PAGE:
The Chairperson: It might be an idea for us to visit one of those centres.  We hear about one-stop shops everywhere.  I am so delighted that you did not mention Belfast, as my colleagues on either side of the table might have panicked.  Other buzzwords that we come across are "holistic" and "integrated" in reference to approaches.  Perhaps we should witness the work of one-stop shops at first hand.  Also, I suggest that you use us as conduits to get that information out to young people through our constituency offices.

 

Mickey winked at me, so I will let him come in.

 

Mr Brady: I am glad that you mentioned Newry.  I do not want to ask a question; I just want to thank you for your presentation and congratulate you on the work that you are doing.  I am from a generation that went to single-sex primary and grammar schools and was taught by nuns and Christian Brothers, and sex education just did not feature.  I know that we do not have a complete picture, but what you are doing and what is available for young people is brilliant.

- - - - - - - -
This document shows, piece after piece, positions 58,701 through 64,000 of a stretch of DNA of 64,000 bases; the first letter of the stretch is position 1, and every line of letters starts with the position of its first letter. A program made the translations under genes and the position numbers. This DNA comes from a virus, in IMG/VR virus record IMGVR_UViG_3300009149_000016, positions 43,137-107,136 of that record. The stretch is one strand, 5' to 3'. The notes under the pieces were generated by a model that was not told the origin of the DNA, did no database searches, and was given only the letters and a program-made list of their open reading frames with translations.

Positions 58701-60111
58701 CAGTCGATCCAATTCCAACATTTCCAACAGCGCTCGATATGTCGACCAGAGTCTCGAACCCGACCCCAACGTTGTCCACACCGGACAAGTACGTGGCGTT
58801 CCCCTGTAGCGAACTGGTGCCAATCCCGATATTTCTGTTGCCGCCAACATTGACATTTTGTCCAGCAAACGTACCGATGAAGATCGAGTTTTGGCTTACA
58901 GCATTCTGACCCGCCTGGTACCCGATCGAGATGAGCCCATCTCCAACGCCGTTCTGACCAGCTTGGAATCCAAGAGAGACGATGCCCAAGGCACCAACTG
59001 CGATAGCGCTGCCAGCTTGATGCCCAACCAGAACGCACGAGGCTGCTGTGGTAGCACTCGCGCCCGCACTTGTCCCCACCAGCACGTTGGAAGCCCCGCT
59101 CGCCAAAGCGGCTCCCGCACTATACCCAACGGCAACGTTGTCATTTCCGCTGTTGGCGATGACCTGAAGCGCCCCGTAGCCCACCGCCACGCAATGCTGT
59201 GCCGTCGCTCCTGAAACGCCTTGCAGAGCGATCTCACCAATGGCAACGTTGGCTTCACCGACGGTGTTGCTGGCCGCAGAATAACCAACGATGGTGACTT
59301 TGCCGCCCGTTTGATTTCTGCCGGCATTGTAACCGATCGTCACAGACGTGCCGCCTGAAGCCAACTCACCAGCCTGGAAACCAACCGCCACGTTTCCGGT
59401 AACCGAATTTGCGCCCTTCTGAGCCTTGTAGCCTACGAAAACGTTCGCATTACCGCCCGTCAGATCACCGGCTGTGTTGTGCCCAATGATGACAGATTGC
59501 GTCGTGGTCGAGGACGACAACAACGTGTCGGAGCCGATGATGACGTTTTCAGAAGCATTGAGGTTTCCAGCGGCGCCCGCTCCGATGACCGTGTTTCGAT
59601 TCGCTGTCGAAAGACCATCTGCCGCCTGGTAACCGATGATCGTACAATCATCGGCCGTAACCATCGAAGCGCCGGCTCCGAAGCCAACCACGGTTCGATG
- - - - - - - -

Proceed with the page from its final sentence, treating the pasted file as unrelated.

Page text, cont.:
The Chairperson: They did use tablets then, but they were tablets of stone. [Laughter.]

 

Ms Gildernew: Mickey, I thought that you were going to say that you were from a generation that did not have sex before marriage. [Laughter.]

 

Mr Brady: No.  I have come across the organisation that Jim talked about, but I am afraid that it was too late in my case.

 

The Chairperson: OK.  It was useful for the Committee to get an overview of all that is going on, and it is important that we can interact with you, as you have an overarching responsibility for sexual health across the region.

 

We mentioned some additional information that we would like, Eddie.

 

Dr Rooney: We will get that to you.  We will also follow up on the one-stop shops.  I think that it would be useful for the Committee to see their work.

 

The Chairperson: Yes, it would.  On behalf of the Committee, thank you very much.